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Local activist speaks about concussions

By Zac Sweeney
On April 15, 2014

After several weeks of delay, the College at Brockport's athletic training education program (ATEP) in conjunction with the New York State Athletic Training Association (NYSATA) brought local activist and retired boxer Ray Ciancaglini to speak about a topic Ciancaglini holds very close to his heart and his brain: concussion awareness and prevention. Ciancaglini spoke to a packed Edwards Hall Gold Room with nearly 200 students, athletes and instructors in attendance Monday, April 14.
Ciancaglini was meant to speak in March, which is both athletic training month and brain awareness month, but had to be rescheduled several times due to timing conflicts.
Ciancaglini heads the awareness group The Second Impact, a group endorsed by NYSATA, that exists solely to raise awareness and spread information for the prevention and treatment of concussions and related illnesses and injuries. The second impact is also a term used to describe the affliction brought about by two concussions happening within quick succession of each other, the same affliction that caused Ciancaglini's downward spiral.
"An old fight promoter pulled some strings and got me into Eastman-Kodak in the research department in the lab," Ciancaglini said. "I was doing fairly well, but several years later I developed hand tremors and I started dropping chemicals. Then the dementia and forgetfulness worsened and I was forgetting important segments of my job ... I was diagnosed with permanent brain damage brought about by untreated concussions related to boxing. Unfortunately, I was then forced to retire at the young age of 44."
Ciancaglini drew upon a decade-long boxing career that led to 40 plus years of lasting neurological damage in the form of Parkinson's disease and chronic traumatic encephalopathy or Pugilistica. This combination of neurological disorders leaves Ciancaglini in a state of dementia that makes him forgetful. He said he has "good days and bad days," but Brockport students were in luck when Ciancaglini said "thankfully, I'm really firing today."
"Resiliency and determination defined both my success and my demise as a boxer," Ciancaglini, a member of the Rochester Boxing Hall of Fame, said. "And it is those same attributes that define and drive me today."
From the start Ciancaglini, still broad and stone-handed despite being 63 years old, made it known that, despite his misfortunes, he still encourages young people to participate in all sports, boxing included, as long as they make sure to take care of any warning signs to a concussion and have it treated immediately.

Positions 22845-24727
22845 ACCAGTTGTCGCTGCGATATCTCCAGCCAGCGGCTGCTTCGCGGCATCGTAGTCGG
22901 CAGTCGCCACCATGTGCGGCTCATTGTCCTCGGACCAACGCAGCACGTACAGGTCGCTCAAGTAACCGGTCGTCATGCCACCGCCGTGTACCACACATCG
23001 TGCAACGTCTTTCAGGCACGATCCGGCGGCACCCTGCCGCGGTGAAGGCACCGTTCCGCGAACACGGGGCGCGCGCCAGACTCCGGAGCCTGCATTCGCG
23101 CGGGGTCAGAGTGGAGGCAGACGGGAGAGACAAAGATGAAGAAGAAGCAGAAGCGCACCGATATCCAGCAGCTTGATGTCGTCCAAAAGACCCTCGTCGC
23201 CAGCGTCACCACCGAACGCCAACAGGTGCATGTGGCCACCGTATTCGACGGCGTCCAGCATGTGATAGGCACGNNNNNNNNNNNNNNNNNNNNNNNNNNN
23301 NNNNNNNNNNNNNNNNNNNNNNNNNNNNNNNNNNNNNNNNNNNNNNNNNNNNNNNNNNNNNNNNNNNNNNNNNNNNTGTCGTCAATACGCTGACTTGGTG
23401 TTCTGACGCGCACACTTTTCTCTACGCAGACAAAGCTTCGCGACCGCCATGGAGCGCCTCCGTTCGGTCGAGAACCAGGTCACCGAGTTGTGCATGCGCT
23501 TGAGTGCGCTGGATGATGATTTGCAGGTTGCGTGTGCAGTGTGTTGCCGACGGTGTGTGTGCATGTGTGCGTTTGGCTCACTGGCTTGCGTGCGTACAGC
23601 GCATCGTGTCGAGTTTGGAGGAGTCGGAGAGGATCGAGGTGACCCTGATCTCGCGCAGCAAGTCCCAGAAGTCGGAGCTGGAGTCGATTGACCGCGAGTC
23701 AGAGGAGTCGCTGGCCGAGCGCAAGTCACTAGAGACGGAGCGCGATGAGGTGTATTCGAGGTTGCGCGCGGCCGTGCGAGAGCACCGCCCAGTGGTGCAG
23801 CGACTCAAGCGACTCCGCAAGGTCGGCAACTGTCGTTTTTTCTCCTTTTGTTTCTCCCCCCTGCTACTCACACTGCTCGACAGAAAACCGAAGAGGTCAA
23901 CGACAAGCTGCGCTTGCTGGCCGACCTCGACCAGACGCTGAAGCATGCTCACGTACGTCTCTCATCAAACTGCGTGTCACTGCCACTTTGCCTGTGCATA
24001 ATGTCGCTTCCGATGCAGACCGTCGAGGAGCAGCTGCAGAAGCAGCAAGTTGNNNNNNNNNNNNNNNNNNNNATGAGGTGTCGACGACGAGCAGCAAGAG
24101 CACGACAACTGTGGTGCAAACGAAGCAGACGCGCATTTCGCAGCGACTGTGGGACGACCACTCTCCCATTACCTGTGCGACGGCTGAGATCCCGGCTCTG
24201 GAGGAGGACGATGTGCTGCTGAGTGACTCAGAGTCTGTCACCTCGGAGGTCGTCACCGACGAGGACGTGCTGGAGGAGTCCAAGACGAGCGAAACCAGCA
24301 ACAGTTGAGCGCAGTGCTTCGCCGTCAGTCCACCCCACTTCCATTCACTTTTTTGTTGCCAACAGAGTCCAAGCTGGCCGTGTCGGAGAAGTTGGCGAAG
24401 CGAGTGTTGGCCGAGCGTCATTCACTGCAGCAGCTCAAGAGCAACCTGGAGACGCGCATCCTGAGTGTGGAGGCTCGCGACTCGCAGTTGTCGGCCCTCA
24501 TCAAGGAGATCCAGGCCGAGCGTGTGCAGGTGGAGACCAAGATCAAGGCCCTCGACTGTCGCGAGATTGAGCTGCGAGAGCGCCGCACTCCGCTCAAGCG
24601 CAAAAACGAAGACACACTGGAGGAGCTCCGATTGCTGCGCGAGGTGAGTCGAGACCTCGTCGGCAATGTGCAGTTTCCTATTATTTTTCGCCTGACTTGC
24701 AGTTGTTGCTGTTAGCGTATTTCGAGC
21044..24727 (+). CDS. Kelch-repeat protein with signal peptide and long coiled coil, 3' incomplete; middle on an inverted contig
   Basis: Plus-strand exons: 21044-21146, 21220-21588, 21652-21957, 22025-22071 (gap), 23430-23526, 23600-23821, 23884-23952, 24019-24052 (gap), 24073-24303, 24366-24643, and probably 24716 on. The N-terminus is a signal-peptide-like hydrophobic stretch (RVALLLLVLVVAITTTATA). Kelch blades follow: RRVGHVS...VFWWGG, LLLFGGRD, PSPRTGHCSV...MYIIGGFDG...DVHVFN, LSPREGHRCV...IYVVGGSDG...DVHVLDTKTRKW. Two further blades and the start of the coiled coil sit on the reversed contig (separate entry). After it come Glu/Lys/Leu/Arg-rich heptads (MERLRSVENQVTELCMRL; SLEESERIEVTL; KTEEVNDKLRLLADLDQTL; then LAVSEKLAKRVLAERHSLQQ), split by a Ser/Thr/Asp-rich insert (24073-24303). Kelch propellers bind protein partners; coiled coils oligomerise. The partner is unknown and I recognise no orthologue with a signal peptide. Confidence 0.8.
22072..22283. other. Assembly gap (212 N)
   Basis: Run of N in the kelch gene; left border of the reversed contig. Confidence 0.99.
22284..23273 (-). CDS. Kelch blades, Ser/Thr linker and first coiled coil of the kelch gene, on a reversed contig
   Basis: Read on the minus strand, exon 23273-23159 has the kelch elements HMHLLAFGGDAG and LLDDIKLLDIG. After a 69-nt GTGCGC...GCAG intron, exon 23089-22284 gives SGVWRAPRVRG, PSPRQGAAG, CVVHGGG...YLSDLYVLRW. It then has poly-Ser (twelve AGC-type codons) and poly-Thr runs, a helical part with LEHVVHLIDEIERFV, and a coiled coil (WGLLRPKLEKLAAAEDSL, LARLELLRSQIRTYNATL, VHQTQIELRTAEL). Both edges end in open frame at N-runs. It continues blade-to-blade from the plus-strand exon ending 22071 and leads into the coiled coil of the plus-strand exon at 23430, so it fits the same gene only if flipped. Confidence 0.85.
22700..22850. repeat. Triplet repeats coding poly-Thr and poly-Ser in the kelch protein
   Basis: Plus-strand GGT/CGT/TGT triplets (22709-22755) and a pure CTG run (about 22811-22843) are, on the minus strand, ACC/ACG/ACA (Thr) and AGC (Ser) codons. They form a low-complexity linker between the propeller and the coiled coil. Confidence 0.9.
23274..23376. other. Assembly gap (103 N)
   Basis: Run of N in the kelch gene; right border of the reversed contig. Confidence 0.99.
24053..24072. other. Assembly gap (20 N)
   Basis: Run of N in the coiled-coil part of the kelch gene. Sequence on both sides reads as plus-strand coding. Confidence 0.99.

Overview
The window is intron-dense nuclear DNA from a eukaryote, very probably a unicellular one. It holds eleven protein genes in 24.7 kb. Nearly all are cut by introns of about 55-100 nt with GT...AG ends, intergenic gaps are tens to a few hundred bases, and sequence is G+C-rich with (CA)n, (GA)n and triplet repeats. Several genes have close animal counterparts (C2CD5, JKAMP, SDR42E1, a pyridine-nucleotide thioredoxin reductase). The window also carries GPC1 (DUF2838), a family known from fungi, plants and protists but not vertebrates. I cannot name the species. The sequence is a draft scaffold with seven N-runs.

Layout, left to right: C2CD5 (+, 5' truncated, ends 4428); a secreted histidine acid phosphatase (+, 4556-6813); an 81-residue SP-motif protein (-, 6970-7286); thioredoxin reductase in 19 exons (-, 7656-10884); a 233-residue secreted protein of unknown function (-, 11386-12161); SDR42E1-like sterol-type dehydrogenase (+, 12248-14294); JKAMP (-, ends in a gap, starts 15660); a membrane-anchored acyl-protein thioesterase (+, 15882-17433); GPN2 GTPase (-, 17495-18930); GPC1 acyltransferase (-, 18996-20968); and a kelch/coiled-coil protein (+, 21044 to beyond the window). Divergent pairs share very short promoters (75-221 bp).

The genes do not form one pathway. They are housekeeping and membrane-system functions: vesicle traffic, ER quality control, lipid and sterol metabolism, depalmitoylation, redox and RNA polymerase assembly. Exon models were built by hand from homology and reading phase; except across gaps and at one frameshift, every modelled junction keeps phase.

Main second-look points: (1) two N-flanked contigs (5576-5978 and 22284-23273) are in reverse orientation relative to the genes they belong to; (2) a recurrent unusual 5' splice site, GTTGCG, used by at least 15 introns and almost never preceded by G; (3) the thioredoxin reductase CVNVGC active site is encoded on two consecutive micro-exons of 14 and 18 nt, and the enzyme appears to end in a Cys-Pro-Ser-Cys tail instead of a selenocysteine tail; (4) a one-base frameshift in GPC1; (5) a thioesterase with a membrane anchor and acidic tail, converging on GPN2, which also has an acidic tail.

"The game you sit out today may be the career you have tomorrow," Ciancaglini said.
For Ciancaglini, his battle with concussions and its lasting effects started early on in life. By the time he was 14, he had started to train to be a boxer and when he was a junior in high school he was a rising start in the local boxing scene.
"Boxing is a brutal and demanding sport that taught me life lessons about character, humility and work ethic," Ciancaglini said. "I experienced the thrill of victory and the agony of defeat."
But not too long into his career, when things seemed to being going his way, Ciancaglini received a right hook to the back of his head that changed his life forever.
"As a junior in high school I had everything going for me," Ciancaglini said. "As a boxer, they had projected me with a bright future in the ring. One night, during the third round during a bout at Memorial Auditorium in Buffalo, I caught a right hook to the back of my head ... my vision became blurred and my hearing was impaired. The crowd noise fluctuated from loud to muffled and back to loud again. I had never experienced this feeling before but I fought through and won a unanimous decision."
To Ciancaglini, this same determination and grit he possessed that allowed him to fight through these injuries are exactly the same reasons why young athletes today are plagued with brain injuries brought about by concussion-related incidents. He went on to insist athletes who experience any symptoms associated with concussions to immediately seek medical attention from their doctor or athletic trainer.
"Safety is always a priority with us for our student athletes," Athletic Director Erik Hart, whose wife Kristy holds office within NYSATA, said. "It's easy to hear the message from me or their head coach, but when you bring somebody in from outside it helps make the message more clear."
Ciancaglini will be delivering the keynote address at the Brain Injury Association of New York State annual event in Albany this June. Aside from speaking, Ciancaglini works with professors and researchers to further build the base of knowledge about concussions and the ailments surrounding them. Ciancaglini has even gone as far as to donate his brain to the researchers at Boston University after his death.
"When I expire, they're going to need a jackhammer getting into this one," he said, laughing and tapping the side of his head. "They contacted me to have my brain donated upon my death. I don't want to use the word 'honored', but I am. I want to help out as much as I can and I believe they're top of the line and for that I couldn't be any more grateful."

brockport.editor@gmail.com
twitter.com/sweeney_zac


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